Recovering from birth
Throughout the world there are many customs surrounding the fourth trimester.
In Asia, Africa and India many new mums are involved in a tradition called ‘confinement’ for up to 40 days post birth. Time is spent resting and sleeping, learning the art of breast feeding, and being waited on hand and foot by the elders in the family.
There is the magical custom in Morocco where the new mothers hands are painted with an intricate lace pattern using henna. Whilst the design remains visible on the mothers hand she is exempt from all household duties, giving her time just to be with her baby. The henna plant is said to be full of ‘baraka’ a positive power that protects against the evil eye.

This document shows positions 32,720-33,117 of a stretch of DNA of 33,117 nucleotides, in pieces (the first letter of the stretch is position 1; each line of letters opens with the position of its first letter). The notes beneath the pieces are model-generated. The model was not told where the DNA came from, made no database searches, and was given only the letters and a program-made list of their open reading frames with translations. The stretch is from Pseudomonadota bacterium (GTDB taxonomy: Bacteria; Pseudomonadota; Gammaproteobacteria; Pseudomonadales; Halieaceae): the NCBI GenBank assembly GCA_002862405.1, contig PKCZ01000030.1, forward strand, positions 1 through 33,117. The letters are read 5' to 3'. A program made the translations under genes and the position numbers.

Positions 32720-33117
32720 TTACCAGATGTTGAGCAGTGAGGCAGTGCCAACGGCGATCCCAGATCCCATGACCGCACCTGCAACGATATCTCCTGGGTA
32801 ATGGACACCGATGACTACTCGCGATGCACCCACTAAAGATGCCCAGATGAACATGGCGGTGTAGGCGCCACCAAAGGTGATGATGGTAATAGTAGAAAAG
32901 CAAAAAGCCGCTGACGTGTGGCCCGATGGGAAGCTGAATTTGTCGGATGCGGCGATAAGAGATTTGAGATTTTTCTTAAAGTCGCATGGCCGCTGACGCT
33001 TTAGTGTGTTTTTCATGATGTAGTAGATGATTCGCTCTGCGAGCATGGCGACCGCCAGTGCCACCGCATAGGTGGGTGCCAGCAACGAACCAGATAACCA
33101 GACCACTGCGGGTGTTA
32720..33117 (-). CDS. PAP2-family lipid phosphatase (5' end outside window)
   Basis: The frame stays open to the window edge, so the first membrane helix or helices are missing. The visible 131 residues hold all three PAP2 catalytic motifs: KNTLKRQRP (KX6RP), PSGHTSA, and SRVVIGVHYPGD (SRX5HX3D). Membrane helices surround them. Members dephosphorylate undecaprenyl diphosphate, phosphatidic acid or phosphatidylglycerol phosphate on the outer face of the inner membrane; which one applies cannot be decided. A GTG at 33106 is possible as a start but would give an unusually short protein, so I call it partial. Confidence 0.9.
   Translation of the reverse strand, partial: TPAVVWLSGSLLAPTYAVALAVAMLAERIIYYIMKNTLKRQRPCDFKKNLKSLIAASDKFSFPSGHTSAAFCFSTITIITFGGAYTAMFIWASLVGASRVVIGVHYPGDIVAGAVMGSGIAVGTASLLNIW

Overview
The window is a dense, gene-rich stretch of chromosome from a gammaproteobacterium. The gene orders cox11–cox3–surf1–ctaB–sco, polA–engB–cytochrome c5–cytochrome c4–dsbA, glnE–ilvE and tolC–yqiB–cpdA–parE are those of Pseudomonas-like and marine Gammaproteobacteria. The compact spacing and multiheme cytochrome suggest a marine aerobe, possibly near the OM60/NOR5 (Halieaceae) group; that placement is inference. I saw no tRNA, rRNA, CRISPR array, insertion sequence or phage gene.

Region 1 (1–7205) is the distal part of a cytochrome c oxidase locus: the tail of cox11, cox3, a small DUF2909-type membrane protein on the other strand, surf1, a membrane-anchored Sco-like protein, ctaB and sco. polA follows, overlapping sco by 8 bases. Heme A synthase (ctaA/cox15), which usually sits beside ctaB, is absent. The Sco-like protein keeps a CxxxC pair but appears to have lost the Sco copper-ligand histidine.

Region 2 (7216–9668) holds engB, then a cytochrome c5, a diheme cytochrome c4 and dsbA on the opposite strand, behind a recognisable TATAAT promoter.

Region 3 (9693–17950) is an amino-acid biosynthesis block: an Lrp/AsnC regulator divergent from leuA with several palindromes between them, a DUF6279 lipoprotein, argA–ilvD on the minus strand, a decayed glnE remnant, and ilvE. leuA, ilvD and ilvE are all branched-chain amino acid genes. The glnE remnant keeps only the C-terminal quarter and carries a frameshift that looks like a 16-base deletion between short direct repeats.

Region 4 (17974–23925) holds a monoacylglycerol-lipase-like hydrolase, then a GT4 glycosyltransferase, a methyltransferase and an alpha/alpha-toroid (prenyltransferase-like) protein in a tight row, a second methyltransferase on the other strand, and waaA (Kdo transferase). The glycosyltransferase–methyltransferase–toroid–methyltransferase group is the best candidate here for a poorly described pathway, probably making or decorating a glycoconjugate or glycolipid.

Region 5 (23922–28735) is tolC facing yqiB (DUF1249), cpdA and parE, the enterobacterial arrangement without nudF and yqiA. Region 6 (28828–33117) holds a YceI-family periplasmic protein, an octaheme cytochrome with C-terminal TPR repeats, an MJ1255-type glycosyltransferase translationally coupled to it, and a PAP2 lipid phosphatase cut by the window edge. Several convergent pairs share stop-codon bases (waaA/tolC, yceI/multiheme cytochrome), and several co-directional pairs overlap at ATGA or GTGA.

All cultures have a tradition of making healing foods for the mother throughout this period, food that is designed to heal, support mood and emotions, boost milk, improve strength and restore energy.
Bush Tucker for Weary Mums
A list of potential postnatal foods recommended by women of the
Warmun Aboriginal Community, Western Australia
Boab nut – full of vitamins and energy
Black bream – makes a great stew!
Kangaroo – gives lots of energy
Sugarbag – honey found on the snappy gum & bloodwood trees for good energy
Water lily – root boiled to make a tea for strengthening the new mother
Konkerberry/Greenberry/Whiteberry – sweet berries containing lots of vitamins
source – Baby Wisdom by Deborah Jackson
Your body has a lot of work to do in the postpartum weeks: recovering from the hard work of labour, healing any tears or bruised tissue and getting milk production underway. It will take time for your body to return to its non-pregnant state the right nutrition during this process will make all the difference.